First little BE-K at left back who had had a pretty storming game up to that point decided that the best course of action at the edge of the box was to stand six feet away from his opponent looking pensive and French. There are bad habits that can be picked up in France that are, on a good day filled with light and sunshine, forgivable. A man who wears a silly hat with no discernable front or back may still be my friend. A man who bakes bread in such a fashion and shape that it is unable to carry conveniently without causing destruction and devastation to all who pass withing three feet of me may be passed off merely as a man with a charming and jockular sense of humour. The man who delights in the flavour of the legs of small amphibians may not feel my wrath or dishumour.

The man who stands around looking pensive, artist-like and broody while smoking Gauloise, however, deserves punishment as only the Germans know how. Yes, a lifetime of Bratwurst and Wagner. For a moment BE-K was short only the cigarette hanging loosely from his lips and an unfinished novel full of angst, passion, sex and people sitting in coffee bars discussing existential ideas.

The problem with these little French flashbacks is not only the effect it has on that player but also the contagious, disconcerting effect on others, especially those from French-speaking nations. Minutes later, on the halfway line, the previously heroic Ivorian, Zokora, found himself doing a formidable imitation of Marcel Marceau stuck in his glass box, afraid to tackle (I cannot be sure that Marcel Marceau was afraid to tackle, but odds are: yes). This allowed time for Flamini to pick out a pass down past our surprised, arty left back and the rest, as they say, is me historically storming out of the room refusing to watch another moment.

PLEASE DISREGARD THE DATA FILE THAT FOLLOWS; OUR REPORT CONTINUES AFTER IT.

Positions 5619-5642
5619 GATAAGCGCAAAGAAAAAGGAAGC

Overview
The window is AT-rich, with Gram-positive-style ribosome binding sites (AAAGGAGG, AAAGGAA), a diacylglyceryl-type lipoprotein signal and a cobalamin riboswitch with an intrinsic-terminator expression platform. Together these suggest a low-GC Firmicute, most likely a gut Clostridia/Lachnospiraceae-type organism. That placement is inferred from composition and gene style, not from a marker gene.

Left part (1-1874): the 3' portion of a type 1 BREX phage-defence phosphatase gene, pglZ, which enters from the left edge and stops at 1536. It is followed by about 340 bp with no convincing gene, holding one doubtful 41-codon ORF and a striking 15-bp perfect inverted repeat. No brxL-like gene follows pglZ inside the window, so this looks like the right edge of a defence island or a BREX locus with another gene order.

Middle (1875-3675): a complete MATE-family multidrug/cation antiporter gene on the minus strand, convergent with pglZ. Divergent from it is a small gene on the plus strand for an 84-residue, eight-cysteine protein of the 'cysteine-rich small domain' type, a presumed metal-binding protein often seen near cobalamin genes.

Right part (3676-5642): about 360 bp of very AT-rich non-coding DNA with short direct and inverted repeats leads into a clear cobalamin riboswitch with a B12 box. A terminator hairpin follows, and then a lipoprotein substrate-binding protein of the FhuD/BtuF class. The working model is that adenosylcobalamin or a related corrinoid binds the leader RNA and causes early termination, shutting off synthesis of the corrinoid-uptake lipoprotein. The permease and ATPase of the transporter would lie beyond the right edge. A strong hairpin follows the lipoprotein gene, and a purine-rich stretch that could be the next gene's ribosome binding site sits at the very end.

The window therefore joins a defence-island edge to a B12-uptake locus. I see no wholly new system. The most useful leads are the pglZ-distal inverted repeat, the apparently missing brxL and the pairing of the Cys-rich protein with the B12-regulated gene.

In my day-to-day business I build teams and I coach football in my spare time. Let it be noted that part-time football coaches are the worst sort for ‘back seat management’, but I cannot help but feel, here in my ivory tower, that there is something lacking in this Tottenham Hotspur side all the way from Robinson up to Jol. It is a certain kind of confidence: the confidence to make mistakes.

Benoit Essou-Ekotto was afraid he would be left standing for pace and so stood off too far- possibly he was not fit enough coming back from injury as he had coped pretty well up to then. Admittedly his cover was late in arriving. When our Ivorian stalwart Zokora stood off he had just had a series of unsuccessful tackles, although most of them had still shepharded play into safe pockets. Neither had the Freund-like confidence (misplaced or not) to jump on in regardless.